by Audrey Stout, RN, RDMS, SoundView Imaging Partners
In over ten years of educating abortion-vulnerable women on fetal development and abortion, I had seen many of these women experience a change of heart. Yet, for years, I also believed that if a woman was able to see her unborn child through ultrasound, many more would choose life. From the very beginning, we knew transvaginal ultrasound to be the best means of imaging a pregnancy in the early stages.
One objection we may not have anticipated was this: “We don’t want to do that, do we? What if the girls have not had a bath before coming?” Our medical team appropriately determined that we must “do that,” and then learned to perform both abdominal and transvaginal ultrasounds in order to provide pregnant women with services equal to the standard of care in the broader medical community.
Even with more than 600 pregnancy medical clinics offering medically indicated limited OB ultrasounds, there is still a lack of a common understanding for the necessity of transvaginal ultrasound in the pregnancy medical clinics, which bears itself out in resistance or hesitance to utilize this valuable resource. But transvaginal sonograms are absolutely necessary for pregnancy medical clinics.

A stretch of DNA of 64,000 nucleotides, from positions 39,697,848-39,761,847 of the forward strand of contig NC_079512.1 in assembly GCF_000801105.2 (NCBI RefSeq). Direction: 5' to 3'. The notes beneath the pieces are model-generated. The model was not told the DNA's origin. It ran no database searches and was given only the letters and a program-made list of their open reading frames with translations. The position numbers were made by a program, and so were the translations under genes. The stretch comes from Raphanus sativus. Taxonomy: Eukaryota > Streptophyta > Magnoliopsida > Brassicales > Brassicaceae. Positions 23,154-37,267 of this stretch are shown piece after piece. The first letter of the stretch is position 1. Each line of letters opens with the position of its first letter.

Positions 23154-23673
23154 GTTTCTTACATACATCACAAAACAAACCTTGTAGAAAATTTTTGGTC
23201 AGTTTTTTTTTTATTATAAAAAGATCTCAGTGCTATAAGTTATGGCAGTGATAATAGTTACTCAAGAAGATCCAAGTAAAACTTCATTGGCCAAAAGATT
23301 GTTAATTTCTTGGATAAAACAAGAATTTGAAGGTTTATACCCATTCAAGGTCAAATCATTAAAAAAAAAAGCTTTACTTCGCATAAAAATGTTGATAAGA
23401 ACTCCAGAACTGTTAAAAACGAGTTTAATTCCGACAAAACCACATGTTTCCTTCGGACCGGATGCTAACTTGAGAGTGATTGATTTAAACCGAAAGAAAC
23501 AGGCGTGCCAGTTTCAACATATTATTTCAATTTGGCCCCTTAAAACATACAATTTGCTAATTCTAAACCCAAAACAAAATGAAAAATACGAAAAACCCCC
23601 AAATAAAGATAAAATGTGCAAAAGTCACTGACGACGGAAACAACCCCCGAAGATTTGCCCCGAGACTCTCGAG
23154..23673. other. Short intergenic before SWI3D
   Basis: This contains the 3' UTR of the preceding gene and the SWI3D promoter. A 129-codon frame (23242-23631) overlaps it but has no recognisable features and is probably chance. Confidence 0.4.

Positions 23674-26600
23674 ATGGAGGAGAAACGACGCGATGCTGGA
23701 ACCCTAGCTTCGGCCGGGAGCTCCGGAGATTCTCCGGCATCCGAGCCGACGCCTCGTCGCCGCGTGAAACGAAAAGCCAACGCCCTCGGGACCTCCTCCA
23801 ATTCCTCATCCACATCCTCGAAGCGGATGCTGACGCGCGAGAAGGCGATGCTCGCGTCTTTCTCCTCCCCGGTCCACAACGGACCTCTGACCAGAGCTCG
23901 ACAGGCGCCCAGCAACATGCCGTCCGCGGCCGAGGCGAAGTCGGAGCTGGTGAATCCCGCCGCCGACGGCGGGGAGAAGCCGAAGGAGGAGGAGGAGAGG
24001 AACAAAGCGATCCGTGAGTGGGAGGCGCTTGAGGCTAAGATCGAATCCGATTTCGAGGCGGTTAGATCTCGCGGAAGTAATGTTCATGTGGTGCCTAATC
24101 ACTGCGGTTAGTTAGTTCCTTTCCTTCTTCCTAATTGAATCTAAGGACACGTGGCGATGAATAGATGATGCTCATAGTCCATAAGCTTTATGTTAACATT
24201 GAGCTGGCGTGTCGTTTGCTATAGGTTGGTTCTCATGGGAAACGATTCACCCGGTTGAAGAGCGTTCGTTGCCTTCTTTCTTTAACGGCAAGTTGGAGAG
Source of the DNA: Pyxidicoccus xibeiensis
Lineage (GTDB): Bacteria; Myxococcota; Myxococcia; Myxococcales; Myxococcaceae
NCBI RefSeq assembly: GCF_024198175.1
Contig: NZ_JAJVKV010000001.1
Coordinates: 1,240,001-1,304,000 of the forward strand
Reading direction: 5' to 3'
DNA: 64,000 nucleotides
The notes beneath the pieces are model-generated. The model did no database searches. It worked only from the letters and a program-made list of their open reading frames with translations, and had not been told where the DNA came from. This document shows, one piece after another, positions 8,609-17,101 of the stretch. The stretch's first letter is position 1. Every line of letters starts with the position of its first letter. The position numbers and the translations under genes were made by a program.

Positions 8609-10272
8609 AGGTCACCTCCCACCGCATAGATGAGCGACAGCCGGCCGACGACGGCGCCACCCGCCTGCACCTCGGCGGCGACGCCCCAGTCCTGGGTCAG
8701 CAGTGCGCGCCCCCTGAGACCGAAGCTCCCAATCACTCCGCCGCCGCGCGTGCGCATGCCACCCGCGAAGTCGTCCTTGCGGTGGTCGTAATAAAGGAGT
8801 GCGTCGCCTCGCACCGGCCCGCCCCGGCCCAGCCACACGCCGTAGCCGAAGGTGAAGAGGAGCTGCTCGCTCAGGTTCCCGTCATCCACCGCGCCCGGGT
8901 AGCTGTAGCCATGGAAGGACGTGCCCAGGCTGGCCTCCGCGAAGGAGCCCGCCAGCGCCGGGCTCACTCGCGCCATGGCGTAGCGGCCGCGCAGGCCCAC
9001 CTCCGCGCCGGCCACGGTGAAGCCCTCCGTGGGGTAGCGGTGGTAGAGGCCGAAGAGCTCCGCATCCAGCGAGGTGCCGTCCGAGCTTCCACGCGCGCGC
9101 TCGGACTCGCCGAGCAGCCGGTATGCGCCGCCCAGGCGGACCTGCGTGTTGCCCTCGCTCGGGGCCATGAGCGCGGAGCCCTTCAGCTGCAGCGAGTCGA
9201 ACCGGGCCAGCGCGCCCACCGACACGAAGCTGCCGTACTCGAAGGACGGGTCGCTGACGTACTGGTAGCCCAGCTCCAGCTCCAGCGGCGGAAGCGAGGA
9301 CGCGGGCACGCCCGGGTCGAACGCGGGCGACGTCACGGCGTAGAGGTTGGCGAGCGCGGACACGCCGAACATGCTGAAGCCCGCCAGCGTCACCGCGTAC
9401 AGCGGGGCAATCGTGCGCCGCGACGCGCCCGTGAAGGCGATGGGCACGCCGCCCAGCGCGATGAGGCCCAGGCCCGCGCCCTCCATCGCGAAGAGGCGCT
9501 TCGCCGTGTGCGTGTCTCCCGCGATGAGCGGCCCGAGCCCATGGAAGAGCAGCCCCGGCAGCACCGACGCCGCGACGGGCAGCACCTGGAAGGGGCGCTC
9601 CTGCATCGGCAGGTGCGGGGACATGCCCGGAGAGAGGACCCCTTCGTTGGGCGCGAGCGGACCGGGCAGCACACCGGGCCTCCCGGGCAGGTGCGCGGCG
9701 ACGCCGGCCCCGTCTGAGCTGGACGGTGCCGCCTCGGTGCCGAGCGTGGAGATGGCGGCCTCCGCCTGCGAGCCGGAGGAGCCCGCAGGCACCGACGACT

The Importance of Transvaginal Ultrasound
For early pregnancies, as well as women with a retroverted uterus or obesity, the use of transvaginal sonography is critical to determine the location of the pregnancy, since the child is tiny, and often not visible when scanning abdominally.
During a recent training involving around 60 scans, there were two patients for whom it was impossible to determine if there was a true gestational sac or pseudo sac of an ectopic pregnancy in the uterus by scanning abdominally. When the transvaginal probe was used, however, both ultrasounds revealed tiny embryos with beating hearts, measuring from 2-3 mm (25 mm=1 inch) in length alongside a yolk sac—diagnostic for an intrauterine pregnancy.